Conclusions: These observations suggest three conclusions. (1) Although degeneration of the retina is certainly the trigger, MC phenotype changes are not a coherent response to the surrounding microenvironment but are, rather, uncoordinated individual MC responses. (2) Although GS is accepted as the primary enzyme responsible for the conversion of E to Q in the normal retina, alternative pathways appear unmasked in the degenerate state. (3) It has been previously hypothesized that MCs in retinal degenerations exhibit deficient E transport. Our experiments show no transport deficiency. This indicates that chaotic metabolite levels emerge from changes in individual MC metabolic processing.

Seminar: How Inhibiting The Dimerization Of Vitamin A and/or Catalyzing The Reduction of Quinones May Prevent Retinal Degeneration

Ilyas W Flyer

Ilyas Washington from Columbia University Medical Center will be delivering a seminar on How Inhibiting The Dimerization Of Vitamin A and/or Catalyzing The Reduction of Quinones May Prevent Retinal Degeneration on Wednesday, February 11th, 2015 in the Moran Eye Center auditorium.

Abstract:  Many human conditions, originating from multiple genetic and environmental pressures, converge to overproduce superoxide radical anions. The bulk synthesis of cellular superoxides is believed to result from redox cycling of the quinone, coenzyme q. We have designed small molecules to control quinone redox cycling and correct superoxide fluxes as a means to prevent retinal degeneration.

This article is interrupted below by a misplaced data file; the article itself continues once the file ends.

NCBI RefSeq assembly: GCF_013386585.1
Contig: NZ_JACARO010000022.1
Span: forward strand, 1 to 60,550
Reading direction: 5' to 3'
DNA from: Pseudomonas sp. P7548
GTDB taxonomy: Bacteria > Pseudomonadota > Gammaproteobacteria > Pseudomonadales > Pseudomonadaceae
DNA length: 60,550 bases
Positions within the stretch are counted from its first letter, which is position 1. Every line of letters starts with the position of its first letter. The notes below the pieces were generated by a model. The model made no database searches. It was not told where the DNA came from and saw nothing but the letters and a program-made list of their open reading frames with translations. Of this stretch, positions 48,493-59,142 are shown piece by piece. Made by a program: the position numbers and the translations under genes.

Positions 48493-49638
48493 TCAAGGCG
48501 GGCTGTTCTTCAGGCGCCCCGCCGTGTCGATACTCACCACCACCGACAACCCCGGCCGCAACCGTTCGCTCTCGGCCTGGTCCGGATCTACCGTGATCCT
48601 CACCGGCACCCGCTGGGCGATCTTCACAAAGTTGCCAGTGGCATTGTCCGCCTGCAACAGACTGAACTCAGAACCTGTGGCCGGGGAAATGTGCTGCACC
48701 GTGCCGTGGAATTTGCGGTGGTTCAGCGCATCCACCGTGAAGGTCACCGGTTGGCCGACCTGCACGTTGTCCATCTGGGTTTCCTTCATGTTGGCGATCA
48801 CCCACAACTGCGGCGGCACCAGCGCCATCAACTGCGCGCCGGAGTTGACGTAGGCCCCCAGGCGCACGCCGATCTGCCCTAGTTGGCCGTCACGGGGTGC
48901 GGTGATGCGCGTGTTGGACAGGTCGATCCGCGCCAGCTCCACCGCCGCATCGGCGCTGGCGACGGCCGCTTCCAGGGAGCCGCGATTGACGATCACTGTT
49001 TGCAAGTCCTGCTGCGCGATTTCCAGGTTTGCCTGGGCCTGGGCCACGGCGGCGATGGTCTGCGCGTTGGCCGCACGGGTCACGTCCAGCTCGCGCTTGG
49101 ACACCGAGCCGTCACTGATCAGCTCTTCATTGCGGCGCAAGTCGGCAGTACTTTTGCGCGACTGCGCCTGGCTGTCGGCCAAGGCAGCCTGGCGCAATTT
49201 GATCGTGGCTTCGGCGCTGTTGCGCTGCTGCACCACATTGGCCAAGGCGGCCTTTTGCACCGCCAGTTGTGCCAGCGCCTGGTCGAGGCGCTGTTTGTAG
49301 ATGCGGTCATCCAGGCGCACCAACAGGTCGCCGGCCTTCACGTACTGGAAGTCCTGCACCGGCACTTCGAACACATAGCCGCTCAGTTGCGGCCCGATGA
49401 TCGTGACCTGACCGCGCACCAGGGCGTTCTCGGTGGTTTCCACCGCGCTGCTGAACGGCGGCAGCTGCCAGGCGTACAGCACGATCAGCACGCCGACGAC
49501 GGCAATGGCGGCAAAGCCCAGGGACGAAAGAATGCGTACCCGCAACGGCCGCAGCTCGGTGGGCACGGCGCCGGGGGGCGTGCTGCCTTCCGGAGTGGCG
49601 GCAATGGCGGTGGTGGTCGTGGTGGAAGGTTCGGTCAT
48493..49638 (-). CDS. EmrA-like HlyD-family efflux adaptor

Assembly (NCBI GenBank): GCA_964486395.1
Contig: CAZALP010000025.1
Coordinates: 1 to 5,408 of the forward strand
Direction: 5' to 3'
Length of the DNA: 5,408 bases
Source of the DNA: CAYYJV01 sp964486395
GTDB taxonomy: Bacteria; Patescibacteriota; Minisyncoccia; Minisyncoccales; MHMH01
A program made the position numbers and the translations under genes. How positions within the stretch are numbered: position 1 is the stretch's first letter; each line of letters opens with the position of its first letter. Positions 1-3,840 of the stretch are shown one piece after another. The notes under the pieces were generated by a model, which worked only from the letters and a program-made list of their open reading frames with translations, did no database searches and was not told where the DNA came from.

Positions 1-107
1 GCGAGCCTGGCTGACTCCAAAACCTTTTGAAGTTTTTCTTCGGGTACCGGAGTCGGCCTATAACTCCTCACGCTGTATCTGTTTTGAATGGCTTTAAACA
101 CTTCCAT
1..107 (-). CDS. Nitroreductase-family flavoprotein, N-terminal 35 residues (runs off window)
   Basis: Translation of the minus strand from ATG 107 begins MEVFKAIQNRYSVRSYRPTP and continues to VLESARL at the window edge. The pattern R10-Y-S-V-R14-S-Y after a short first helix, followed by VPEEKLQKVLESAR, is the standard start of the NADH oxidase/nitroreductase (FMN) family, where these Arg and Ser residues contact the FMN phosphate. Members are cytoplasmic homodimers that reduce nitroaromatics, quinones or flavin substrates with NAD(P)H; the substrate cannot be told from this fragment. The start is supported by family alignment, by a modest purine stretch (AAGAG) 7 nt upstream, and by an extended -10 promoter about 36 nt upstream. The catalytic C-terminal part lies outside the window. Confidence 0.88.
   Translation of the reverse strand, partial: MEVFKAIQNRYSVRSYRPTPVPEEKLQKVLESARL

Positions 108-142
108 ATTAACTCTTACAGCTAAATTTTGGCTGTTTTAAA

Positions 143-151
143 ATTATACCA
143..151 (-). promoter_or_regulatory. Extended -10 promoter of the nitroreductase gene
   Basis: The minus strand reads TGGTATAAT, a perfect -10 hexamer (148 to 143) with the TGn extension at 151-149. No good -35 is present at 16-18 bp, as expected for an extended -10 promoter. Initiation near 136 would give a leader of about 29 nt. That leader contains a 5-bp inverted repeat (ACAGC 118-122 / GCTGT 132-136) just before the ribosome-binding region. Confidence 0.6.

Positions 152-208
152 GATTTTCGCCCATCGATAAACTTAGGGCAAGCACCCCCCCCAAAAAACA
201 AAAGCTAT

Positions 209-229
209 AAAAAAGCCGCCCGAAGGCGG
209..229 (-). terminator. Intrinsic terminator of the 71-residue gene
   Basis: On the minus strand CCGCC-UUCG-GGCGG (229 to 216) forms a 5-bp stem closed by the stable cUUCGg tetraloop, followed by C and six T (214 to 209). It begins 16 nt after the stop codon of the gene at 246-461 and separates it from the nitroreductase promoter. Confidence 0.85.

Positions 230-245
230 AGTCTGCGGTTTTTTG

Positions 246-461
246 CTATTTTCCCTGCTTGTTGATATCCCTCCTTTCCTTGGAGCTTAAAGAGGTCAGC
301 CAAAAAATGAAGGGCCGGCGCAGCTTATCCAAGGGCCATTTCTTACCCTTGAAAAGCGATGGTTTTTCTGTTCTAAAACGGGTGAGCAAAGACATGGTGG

Moran Eye Center Sets Up Eye Camp In Guatemala

The Moran Eye Center travels globally as one of their missions for International Outreach and provides eye care in remote places around the world that are medically underserved from an ophthalmology perspective.

This is a short video showing the Moran Eye Center setting up an eyecamp in Salma, Guatemala on Dec. 9th. This includes moving furniture at the detination, cleaning, and setting up surgical equipment, operating tables, microscopes, and other allied equipment. This effort involves months of planning and ultimately the goal is to improve or restore vision in over 250 patients who travel from all over Guatemala to receive free care.

Call For Proposals, Vision Art Exhibit

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The Moran Eye Center is issuing a call for proposals for two different art exhibits related to vision that we are curating: a permanent collection which will be housed in the new Mid-Valley Health Center and an exhibit that will be held at Art Access Gallery from April 17 – May 8th, 2015.

The deadline for the Mid-Valley Moran Eye Center location is Nov. 28th.

The deadline for the Art Access show is January 30th.

Please review the pdf linked here for more information and let us know here in the comments or by email at webvision@hsc.utah.edu if you have any questions.

 

Image Credit: Bryan William Jones, Ph.D.

Seminar: Circadian Dysfunction In The Pathogenesis Of Diabetic Retinopathy

Seminar Maria Grant

Maria Grant, Professor and Marilyn K. Glick Senior Chair, from the Eugene and Marilyn Glick Eye Institute, Department of Ophthalmology and Department of Cellular and Integrative Physiology, Indiana University School of Medicine will be delivering a seminar in the Moran Eye Center auditorium on “A Broken Clock: Circadian Dysfunction In The Pathogenesis Of Diabetic Retinopathy” on Wednesday, October 1st at 11:00am.

Abstract:

Many disorders are characterized by circadian rhythm abnormalities, including disturbed sleep/wake cycles, changes in locomotor activity, and abnormal endocrine function. Animal models with mutations in circadian “clock genes” commonly show disturbances in reward processing, locomotor activity and novelty seeking behaviors. However, circadian clock dysfunction impacts diabetic complications including diabetic retinopathy. In this presentation, the impact of mutations in clock genes on retinal vascular function will be discussed. Circadian dysregulation of stem cells release from the bone marrow in diabetes will be described.